Social Entrepreneur Corps leads innovative and dynamic impact immersion programs in Latin America. As the sister organization to the award-winning Community Enterprise (CE) Solutions, they work alongside local partners and University participants supporting the creation, growth and impact of social innovations focused on intelligently alleviating poverty. Together they create sustainable impact in the field while helping university students to gain the skills and knowledge to become the social entrepreneurs of the future. Notre Dame’s Gigot Center for Entrepreneurship has a strong and enduring relationship with Social Entrepreneur Corps. This post originally appeared on their blog.
Last month, we were excited to launch #ProjectEmpowerment, a social media campaign that will highlight the core values that inspire our work at Social Entrepreneur Corps. Our core values shape the way that we approach empowerment in all aspects of our work. They guide everything from our internal team dynamics to how we engage with our collaborators to how we co create social innovations with our community friends and partners.
Our first core value is Empathy. Why is empathy first? In short, because empathy must come first. Absent a proactive and dogged focus on being empathetic in our endeavors, we will fail. It is that simple.
The fact is that it is not only that we will be suboptimal in our efforts if we are not intentionally working to be empathetic, we will also potentially do more harm than good. A lack of empathy, generally unintentional, is at the root of so many of the failures we see to address poverty, marginalization, and disenfranchisement. It can be insidious. When we lack empathy we become indifferent. In the words of Holocaust survivor and Nobel Peace Prize winner, Elie Wiesel, “The opposite of love is not hate, it is indifference.” When we don’t work towards empathy we become detached. Think about the detached “Ivory Tower” decisions that are made in aid agencies that lead to “White Elephants”. When we don’t make the effort to become empathic we fall back on being sympathetic. Sympathy is a “me” centered emotion that leads to feel good, undignified, and overly simplistic responses to complex challenges. And when we lack empathy we eventually become distrustful and resentful. “Those people are just lazy!” “They just want handouts!”
Working to instill empathy as our priority core value empowers us to create inspired and elegant responses together. It empowers us to build mission-focused, dynamic teams. At Social Entrepreneur Corps we work to create engagement opportunities and situations where interns can trigger their empathy. Interns live with homestay families. They play together. They learn the language. They work side by side with local leaders, organizations, and community members. And they miss buses and get stuck in the rain and occasionally have “stomach issues,” amongst other inconveniences. Although the process of triggering empathy is not always exactly enjoyable, it is foundational. In addition, interns are constantly with our team and see our strengths and, oftentimes, our warts. Although it is painful for us at times to expose our vulnerabilities as an organization, this is of no less importance. Aspiring change leaders need to see and experience all authentically in order to truly gain greater empathy, in order to build relationships, build social innovations, and create positive change.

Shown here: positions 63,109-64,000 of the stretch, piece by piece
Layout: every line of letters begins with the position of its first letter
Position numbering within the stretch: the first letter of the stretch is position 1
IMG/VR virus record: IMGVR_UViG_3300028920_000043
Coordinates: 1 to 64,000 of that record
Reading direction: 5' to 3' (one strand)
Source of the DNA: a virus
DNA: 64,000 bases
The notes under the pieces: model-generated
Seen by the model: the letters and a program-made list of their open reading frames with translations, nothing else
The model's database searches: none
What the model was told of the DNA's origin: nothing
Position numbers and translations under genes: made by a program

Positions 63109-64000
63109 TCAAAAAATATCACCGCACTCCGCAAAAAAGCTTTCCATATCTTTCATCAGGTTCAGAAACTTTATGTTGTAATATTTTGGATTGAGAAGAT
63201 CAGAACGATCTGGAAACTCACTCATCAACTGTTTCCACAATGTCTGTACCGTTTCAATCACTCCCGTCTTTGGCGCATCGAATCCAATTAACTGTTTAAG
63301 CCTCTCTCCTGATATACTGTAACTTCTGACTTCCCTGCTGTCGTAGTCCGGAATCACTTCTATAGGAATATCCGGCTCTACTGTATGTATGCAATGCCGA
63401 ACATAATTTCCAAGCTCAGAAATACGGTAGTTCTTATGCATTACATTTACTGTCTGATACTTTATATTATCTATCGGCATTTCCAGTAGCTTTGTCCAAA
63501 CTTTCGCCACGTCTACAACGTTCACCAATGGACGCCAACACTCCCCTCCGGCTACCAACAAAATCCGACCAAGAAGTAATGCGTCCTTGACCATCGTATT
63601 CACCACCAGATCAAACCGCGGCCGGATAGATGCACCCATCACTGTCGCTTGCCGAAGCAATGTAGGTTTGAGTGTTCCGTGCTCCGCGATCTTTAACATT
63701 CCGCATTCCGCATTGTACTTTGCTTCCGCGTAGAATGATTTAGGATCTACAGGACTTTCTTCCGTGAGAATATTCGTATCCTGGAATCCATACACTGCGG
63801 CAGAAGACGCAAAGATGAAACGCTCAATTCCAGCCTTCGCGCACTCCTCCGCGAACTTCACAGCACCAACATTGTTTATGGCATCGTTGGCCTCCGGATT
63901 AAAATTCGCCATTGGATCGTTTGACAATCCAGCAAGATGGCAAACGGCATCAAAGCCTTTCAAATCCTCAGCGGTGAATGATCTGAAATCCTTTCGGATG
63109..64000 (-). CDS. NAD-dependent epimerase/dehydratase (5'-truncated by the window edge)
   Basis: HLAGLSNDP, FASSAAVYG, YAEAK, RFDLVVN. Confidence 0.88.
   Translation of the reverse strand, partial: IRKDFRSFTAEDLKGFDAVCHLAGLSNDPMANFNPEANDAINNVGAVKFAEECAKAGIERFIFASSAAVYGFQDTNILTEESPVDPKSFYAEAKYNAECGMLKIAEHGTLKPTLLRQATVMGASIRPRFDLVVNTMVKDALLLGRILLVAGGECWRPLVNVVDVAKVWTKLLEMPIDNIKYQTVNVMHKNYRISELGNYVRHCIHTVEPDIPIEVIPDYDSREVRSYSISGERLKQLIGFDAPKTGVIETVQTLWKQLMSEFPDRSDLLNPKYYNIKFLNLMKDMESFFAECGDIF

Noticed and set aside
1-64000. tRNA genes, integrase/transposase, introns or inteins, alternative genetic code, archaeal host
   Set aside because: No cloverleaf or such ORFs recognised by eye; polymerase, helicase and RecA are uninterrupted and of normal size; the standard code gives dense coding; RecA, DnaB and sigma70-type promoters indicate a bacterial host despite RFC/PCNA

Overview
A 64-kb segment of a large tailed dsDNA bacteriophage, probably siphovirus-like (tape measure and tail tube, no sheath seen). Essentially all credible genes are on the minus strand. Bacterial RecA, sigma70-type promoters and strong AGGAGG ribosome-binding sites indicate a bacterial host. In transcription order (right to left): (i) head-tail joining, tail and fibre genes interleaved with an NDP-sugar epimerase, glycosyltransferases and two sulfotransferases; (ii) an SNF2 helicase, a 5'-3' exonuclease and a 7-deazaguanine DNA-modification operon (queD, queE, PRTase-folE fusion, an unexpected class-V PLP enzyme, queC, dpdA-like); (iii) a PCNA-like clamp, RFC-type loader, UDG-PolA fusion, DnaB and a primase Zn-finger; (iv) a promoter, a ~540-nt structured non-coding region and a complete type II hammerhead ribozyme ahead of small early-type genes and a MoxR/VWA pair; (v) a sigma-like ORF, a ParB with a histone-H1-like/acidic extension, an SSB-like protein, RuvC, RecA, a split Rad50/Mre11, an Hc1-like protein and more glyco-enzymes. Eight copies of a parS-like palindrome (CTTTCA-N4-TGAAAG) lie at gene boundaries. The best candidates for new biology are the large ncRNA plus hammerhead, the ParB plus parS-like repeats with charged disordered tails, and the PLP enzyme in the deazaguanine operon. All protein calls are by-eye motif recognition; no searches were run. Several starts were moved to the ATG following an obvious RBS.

In conclusion, Ashoka seems to sum up the importance well when describing their highly successful efforts around empathy, in stating, “We need the skill of applied empathy – the ability to understand what other people are feeling and to guide one’s actions in response – to succeed in teams, to solve problems to lead effectively, to drive change.” If we hope to play a positive role in helping others to become more empowered to create positive change, we must start with empathy.
Greg Van Kirk was recognized as Schwab Foundation “Social Entrepreneur of the Year for 2012 (Latin America)” at the World Economic Forum, as well as a member of the Ashoka/Siemens Foundation Community Impact Development Group and the Clinton Global Initiative. He has served as an economic development consultant for organizations such as USAID, Chemonics, VisionSpring, Soros Foundation, Church World Service, IADB, Water For People and Fundacion Paraguaya. Greg also contributes time as “Social Entrepreneur in Residence” and has worked with Columbia University, NYU, Marquette University, Indiana University, University of San Diego and Arizona State University. Greg is a graduate of Miami University and currently lives with his family in New York City. You can see Greg’s TEDx talks at UNC here and at BYU here.